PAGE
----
The last 20 minutes of each hour is a Sandstorm event, where the whole place effectively turns into a giant dust cloud. The zone turns into a giant treasure hunt for buried chests, and I see the opportunity for commander tags marking chest locations and a zone-wide cooperative effort to lead everyone to lots of chests at some future point.

Well, that teaches me to go vista hunting in a sandstorm.
Well, that teaches me to go vista hunting in a sandstorm.

There’s an amusing giant dark room in the mines to the northeast, where one can apparently search for the Legendary Llama. Seen no hide nor hair of him just yet either.

It's times like this I love my Fiery Dragon Sword. Hall of Monuments, whoo!
It’s times like this I love my Fiery Dragon Sword. No dull torches for me. Hall of Monuments heroes unite!

All the praise for sky crystal hunting in Labyrinthine Cliffs have carried over to Dry Top. Now the search is for lucky coins, and the zephyrite movement crystals have a time limit on them, which adds a certain haste and challenge.

10 seconds is a tide on the short side though, I wish they were a little more generous and went for 15 or 20, to account for first time exploration and folks with higher latencies. It’s not impossible at 10 seconds, but it does require more precision jump-from-here-to-there don’t-deviate actions and more frustration to keep going back for crystals when the time limit runs out. That’s a recipe less for casual relaxed exploration, and more of a push towards “perhaps I should read a dulfy guide that tells me where to jump and stop wasting my time.”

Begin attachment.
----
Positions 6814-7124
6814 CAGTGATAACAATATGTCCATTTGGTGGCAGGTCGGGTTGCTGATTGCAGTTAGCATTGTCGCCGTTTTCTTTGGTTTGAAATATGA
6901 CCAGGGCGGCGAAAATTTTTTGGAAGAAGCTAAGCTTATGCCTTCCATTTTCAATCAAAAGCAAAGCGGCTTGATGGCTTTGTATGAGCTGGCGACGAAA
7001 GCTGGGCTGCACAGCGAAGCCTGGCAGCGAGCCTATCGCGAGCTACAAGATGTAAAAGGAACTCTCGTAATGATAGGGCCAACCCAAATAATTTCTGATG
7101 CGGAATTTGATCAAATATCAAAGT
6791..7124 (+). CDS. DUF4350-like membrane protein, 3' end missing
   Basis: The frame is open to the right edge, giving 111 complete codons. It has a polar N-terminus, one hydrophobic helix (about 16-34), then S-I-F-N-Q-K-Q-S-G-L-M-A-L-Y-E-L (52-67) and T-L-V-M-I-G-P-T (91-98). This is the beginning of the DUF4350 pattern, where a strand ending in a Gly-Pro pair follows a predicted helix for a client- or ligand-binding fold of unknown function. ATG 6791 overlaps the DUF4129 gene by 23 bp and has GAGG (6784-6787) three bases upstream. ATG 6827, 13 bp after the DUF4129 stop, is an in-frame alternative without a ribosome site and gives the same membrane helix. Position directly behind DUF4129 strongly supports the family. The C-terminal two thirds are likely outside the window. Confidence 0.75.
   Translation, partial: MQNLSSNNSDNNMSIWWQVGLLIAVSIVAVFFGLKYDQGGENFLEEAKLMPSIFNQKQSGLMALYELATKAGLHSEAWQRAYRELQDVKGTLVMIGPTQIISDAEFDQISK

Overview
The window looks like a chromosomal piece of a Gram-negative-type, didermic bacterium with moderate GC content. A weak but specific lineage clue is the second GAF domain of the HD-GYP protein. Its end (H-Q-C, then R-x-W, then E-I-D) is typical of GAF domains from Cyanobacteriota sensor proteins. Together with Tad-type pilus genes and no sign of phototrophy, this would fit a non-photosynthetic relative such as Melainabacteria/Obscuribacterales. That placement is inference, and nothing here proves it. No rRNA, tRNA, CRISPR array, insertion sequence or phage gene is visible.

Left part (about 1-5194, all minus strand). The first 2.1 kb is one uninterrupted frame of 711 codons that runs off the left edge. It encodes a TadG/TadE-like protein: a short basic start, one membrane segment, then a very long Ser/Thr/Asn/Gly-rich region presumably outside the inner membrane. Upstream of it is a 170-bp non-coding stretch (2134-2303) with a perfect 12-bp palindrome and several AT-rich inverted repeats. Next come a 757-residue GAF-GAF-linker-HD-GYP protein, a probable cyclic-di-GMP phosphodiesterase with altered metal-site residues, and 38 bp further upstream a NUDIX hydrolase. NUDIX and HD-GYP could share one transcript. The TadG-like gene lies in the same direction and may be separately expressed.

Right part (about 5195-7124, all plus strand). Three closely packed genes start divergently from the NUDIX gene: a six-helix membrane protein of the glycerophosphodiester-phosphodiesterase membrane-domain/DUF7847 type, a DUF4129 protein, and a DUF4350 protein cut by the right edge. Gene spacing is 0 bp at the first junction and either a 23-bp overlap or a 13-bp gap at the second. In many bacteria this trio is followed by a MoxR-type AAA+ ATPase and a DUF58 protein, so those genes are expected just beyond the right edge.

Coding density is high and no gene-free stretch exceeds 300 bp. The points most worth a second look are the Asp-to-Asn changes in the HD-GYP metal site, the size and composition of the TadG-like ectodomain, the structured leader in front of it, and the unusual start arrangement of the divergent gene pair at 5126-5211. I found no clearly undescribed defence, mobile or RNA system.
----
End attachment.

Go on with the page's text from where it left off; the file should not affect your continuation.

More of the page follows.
There’s apparently a jumping puzzle, as well as a diving goggles location, neither of which I’ve gotten around to.

All in all, it feels good.

There’s stuff to do, but I was able to log out after an hour and attend to other things like casually reading a book in RL, and not feel like I have to consume it all now.

There will be time enough in this week to play around in Dry Top as folks figure more and more things out.

P.S. I clean forgot to mention the fabulous music of the zone. The effort to get orchestral music in was well spent. Sent thrills up my spine every time a track played. And you can hear it all on Soundcloud. Maclaine Diemer has effortlessly stepped into the very big shoes that Jeremy Soule used to fill and done both Arenanet and the world of Tyria proud.

TSW: Quests That Make You Think

Having a good time in The Secret World with the plethora of innovative quests that don’t mind leaving the player stumped or running around in circles perfectly poised on the knife edge between frustration and conviction that the answer is here, somewhere, if only I could figure it out…